A leading wolf researcher has agreed to leave Washington State University at the end of the spring term in return for $300,000 to settle a suit he brought over infringement of his academic freedom.Robert Wielgus, director of the Carnivore Conservation Lab at Washington State University, pioneered research of wolf behavior in cattle country as the predators began their return to Washington.
Two northern Minnesota trappers were charged with setting illegal wire snares and neglecting to check them, taking bears, wolves, deer and other wildlife over the course of two years.Brad Dumonceaux, 44, and Stephen Bemboom, 60, face over $70,000 in potential fines and jail time if found guilty to charges filed in Itasca County District Court last Friday.The snares used during the two-year investigation were larger than the state regulated 10-inch diameter and also lacked tag identification. State law states snares not capable of drowning the captured animal must be tended daily.
Wyoming wildlife managers aim to kill more wolves in the Gros Ventre area in hopes of drawing some elk back into that river valley during winter.Aerial and ground surveys from the Wyoming Game and Fish Department this year detected just 86 elk on the Gros Ventre’s three feedgrounds and natural winter ranges, which is the lowest number on record.The near-complete absence of elk in the Gros Ventre does not equate to a herd population that’s crashed — it’s where the herd goes in winter that has changed — but some state officials see the situation as a crisis. Game and Fish Deputy Chief of Wildlife Doug Brimeyer, a former Jackson region biologist, told his commissioners earlier this month that the wintertime elk exodus has been “emotional” for managers and others who have watched the changes.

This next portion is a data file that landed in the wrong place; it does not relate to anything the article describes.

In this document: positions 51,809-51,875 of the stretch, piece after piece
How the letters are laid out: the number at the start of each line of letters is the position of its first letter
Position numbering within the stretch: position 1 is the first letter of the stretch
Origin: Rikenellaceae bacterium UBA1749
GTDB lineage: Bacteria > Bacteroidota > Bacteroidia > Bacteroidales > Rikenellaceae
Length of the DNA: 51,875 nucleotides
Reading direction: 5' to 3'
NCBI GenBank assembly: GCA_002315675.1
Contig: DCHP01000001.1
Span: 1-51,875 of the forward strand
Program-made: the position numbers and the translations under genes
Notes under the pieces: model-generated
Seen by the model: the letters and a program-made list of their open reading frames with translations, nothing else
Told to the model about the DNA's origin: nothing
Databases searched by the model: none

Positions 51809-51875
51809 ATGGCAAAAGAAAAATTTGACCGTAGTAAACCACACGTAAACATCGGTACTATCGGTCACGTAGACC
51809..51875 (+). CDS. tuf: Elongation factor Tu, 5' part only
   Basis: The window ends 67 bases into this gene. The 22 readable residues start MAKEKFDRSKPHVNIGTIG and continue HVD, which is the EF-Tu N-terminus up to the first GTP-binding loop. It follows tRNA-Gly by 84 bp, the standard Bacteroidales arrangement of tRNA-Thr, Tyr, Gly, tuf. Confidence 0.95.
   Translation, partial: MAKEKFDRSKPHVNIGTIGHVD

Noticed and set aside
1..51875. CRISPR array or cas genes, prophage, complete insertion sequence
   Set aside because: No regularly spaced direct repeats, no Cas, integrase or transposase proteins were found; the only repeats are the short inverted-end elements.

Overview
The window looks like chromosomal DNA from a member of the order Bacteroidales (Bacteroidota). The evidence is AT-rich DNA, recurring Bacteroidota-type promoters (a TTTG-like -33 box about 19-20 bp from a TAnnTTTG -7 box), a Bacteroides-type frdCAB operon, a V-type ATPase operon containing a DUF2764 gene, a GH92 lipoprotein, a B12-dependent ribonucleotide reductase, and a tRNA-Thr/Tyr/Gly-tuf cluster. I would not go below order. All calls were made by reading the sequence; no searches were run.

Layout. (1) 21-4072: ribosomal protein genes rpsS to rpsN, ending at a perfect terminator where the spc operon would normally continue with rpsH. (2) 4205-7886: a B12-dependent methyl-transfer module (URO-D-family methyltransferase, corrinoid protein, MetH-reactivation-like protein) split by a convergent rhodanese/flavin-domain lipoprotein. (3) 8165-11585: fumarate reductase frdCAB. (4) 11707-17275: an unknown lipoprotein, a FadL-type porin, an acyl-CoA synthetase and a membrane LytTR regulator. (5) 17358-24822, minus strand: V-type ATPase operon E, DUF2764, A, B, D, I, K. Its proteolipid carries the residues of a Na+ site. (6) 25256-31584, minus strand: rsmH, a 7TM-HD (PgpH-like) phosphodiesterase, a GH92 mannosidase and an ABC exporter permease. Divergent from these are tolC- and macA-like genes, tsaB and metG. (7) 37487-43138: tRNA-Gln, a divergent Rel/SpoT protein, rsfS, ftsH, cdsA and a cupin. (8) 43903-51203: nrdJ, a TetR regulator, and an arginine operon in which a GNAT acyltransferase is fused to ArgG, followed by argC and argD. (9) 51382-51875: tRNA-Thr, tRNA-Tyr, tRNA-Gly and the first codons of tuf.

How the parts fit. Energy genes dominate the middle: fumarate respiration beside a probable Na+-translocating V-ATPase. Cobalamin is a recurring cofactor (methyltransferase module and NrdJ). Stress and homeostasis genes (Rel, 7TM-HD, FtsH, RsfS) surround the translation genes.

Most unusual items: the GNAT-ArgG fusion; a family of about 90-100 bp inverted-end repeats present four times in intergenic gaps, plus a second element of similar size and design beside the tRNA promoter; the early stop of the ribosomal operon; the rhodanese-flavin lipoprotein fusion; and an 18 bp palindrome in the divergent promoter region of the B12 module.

The last two surviving wolves on Isle Royale might soon get 20 to 30 new neighbors, after the National Park Service advanced a wolf reintroduction plan Friday for the wilderness island on Lake Superior.In an effort to intervene in the drastic imbalance between the island’s predator wolves and a booming population of vegetation-chomping moose prey, the park service released a final environmental impact statement that favors adding more of the canines over a three-year period.
Federal officials have killed 10 wolves in northern Idaho at the request of the Idaho Department of Fish and Game to boost elk numbers, and state officials say more might be killed this winter. The…